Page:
Perfume project combines the best of Tuscany – geothermal and wine
Innovative project in Tuscany/ Italy to produce perfumes by distillation of local wines using geothermal energy.
Geothermal energy clearly presents lots of opportunties beyond power generation and we have highlighted the role it can play in diversification for local economies. From the tourism sector to the agri-food sector, there are many examples, and thanks to research they can expand even further, so an article in Greenreport.
Thanks to the co-financing guaranteed by the Tuscany Region under the Por Fesr 2014-2020, the Divine Perfumes project – Production of innovative perfumes by distillation of local wines using low-cost energy resources is underway in the area . With the leader Speziale Laurentiani and partners ranging from Geo energy service to the Magona technological center at the University of Pisa, the project aims to transform waste from the wine industry – such as pomace – into wine products of significant commercial interest (polyphenolic extracts, oil of grape seeds and ethyl alcohol), for which there are excellent prospects in the market of biocosmetics and products for sanitizing environments.
“Divine perfumes – detail from the Magona Technological Pole – is aimed at the pre-commercial demonstration of an innovative process for the valorisation of waste from the wine industry, through the use of renewable geothermal energy. To support the pre-commercial development, an experimentation phase on a pilot plant will make it possible to obtain adequate quantities of products for quality and market assessments, and to define the most innovative aspects of the process, in particular those relating to the conditioning of waste (necessary to allow non-seasonal processing), to the plant / geothermal fluid interface, to the integration of operations with very different dynamics, to their automation and control with enabling technologies for Industry 4.0″.
At the same time, the Tuscany Region co-financed the SE2030 project – which also in this case sees the scientific collaboration of Polo Magona-, with the leader Locatelli Saline di Volterra spa which “intends to introduce important innovations in its production process with the dual purpose of reducing the consumption of reagents and energy and obtaining products with increased quality and therefore greater added value (energy salt, pharmaceutical salt ). A further objective of the project is the introduction in its product portfolio of lithium carbonate (a product whose demand is growing strongly as a fundamental raw material for the production of batteries for the automotive or electronic sector), to be extracted from the resulting mother liquors. from the production of salt, of which they represent a waste, in line with the model of the circular economy “.
Geothermal energy has nothing to do here, but in reality the project represents further evidence of the potential that the Tuscan geothermal areas have for the production of lithium in a sustainable way.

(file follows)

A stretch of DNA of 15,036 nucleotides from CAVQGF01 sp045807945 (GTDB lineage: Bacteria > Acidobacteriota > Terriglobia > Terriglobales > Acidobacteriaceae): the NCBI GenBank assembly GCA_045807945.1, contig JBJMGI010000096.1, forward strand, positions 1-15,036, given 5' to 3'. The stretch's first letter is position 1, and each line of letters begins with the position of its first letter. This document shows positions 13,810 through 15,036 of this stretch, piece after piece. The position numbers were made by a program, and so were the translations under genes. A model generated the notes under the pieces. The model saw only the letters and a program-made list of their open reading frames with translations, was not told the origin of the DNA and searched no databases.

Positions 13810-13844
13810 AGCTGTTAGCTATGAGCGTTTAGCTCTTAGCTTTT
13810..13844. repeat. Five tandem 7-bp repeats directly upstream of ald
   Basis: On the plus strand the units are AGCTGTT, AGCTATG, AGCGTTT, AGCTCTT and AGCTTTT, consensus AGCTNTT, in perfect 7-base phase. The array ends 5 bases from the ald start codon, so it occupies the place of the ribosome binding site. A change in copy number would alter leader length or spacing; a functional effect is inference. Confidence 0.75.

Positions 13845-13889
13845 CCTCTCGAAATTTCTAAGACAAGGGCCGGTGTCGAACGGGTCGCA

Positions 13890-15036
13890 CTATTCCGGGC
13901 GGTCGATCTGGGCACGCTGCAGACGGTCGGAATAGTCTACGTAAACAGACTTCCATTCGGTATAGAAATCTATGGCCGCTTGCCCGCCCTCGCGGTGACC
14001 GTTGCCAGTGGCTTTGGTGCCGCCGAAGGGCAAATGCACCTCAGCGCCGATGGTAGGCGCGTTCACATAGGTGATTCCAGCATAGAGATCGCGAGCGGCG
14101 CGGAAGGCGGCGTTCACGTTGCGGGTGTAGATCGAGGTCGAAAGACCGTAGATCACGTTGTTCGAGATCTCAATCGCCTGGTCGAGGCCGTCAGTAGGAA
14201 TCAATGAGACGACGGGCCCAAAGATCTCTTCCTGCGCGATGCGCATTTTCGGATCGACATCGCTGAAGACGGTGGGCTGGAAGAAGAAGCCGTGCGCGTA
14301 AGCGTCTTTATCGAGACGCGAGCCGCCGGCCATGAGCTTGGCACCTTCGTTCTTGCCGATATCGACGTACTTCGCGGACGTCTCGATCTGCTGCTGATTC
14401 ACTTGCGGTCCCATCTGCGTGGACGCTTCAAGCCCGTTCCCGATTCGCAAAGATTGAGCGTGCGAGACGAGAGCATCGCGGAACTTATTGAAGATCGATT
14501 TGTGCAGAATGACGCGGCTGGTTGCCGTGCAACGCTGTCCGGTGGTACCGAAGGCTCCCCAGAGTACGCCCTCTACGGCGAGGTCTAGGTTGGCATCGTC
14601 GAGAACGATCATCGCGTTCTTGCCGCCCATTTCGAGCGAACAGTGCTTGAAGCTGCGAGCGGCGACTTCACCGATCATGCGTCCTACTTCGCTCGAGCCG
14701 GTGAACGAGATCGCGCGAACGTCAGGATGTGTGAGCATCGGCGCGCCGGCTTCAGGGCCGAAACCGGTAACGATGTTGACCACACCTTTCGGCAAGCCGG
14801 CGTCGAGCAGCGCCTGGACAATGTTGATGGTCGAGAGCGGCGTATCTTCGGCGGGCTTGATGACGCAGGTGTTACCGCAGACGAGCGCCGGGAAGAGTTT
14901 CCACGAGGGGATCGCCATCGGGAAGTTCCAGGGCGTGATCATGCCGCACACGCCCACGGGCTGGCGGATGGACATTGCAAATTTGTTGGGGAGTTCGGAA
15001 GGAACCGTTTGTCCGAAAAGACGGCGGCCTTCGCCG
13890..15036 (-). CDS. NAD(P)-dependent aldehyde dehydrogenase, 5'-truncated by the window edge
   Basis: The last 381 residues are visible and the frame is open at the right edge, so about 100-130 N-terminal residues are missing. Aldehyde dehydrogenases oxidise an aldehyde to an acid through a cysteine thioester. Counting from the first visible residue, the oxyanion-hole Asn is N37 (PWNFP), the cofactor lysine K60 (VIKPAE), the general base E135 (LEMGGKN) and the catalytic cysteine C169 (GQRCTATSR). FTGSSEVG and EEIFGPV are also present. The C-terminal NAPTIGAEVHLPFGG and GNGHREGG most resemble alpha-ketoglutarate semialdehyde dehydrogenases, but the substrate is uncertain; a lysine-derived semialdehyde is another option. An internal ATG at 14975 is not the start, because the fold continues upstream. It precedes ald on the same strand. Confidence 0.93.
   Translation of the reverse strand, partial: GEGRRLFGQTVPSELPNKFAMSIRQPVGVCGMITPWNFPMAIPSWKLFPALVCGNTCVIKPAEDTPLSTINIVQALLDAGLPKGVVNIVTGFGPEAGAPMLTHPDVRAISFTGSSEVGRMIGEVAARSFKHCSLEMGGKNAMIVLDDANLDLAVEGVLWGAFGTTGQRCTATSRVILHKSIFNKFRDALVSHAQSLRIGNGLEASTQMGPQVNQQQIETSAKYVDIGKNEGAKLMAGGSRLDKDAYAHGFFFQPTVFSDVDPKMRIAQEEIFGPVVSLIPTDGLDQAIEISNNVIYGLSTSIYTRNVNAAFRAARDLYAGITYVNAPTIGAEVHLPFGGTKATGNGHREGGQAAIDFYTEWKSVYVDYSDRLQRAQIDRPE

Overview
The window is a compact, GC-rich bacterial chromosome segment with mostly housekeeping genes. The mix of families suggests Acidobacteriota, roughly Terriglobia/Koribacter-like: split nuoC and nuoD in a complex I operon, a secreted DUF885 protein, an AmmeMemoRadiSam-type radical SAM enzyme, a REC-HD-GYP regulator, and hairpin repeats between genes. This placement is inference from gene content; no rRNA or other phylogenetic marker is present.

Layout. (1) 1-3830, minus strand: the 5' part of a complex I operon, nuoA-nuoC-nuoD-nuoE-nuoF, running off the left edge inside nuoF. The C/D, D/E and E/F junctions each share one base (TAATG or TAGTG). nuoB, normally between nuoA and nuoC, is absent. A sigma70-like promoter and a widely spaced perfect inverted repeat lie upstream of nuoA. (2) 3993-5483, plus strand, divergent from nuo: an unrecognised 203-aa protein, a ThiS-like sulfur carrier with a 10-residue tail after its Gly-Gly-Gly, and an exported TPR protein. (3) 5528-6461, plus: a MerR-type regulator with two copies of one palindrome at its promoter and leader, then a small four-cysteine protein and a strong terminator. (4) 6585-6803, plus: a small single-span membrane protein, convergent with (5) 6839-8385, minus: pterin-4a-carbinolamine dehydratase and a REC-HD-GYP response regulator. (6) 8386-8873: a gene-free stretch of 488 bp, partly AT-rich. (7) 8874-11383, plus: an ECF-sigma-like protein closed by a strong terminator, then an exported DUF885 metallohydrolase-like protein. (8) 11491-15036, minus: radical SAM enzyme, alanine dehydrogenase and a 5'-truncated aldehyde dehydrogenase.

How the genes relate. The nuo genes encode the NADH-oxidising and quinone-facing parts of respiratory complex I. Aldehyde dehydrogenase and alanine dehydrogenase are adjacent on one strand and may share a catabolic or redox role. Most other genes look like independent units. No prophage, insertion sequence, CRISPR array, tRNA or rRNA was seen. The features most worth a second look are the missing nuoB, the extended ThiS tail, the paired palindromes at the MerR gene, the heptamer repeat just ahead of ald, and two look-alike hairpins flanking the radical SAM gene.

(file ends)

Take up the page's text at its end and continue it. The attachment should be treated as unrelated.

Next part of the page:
Supporting the ecological transition, with the massive spread of industrial plants for the production of renewable energy and the rapid growth of electric mobility, means reviewing in depth the supply chains of multiple raw materials. For example, globally the World Bank documents that – if we want to keep global warming within + 2 ° C compared to the pre-industrial era – more than 3 billion tons of minerals and metals will be needed, with the production of lithium alone. which will have to grow by almost 500% long before 2050.
At the European level, the EU Commission estimates a nearly 60-fold increase in lithium needs by 2050, and has included this metal among the critical raw materials for the development of the Old Continent. “We cannot afford to replace the current dependence on fossil fuels with dependence on critical raw materials – observes the Vice President of the European Commission Maros Sefcovic – The simple truth is that we largely depend on unsustainable raw materials, coming from countries with standards much lower environmental and social issues, less freedom or unstable economies.”
In this respect, geothermal energy represents not only a renewable energy source, but also a sustainable source of supply for lithium. Also in Larderello, unconventional deposits of geothermal lithium have already been identified, a chance for the industrial development of the area that is waiting to be explored: “Geothermal lithium – they explain in this regard by the European Council for Geothermal Energy (EGEC) – it differs from lithium extracted in the traditional way in that it has an almost zero environmental impact, and involves a marginal use of water and soil. Traditional extraction methods rely on evaporation processes to produce this precious metal. In geothermal plants, on the other hand, the lithium-rich frost is pumped to the surface directly from the geothermal wells. The heat carried by the frost is used to produce renewable energy, while the frost, net of lithium, is reinjected into the well. A single geothermal power plant can, therefore, produce electricity, heating, cooling and raw materials such as lithium, with a zero-carbon process. A quadruple advantage,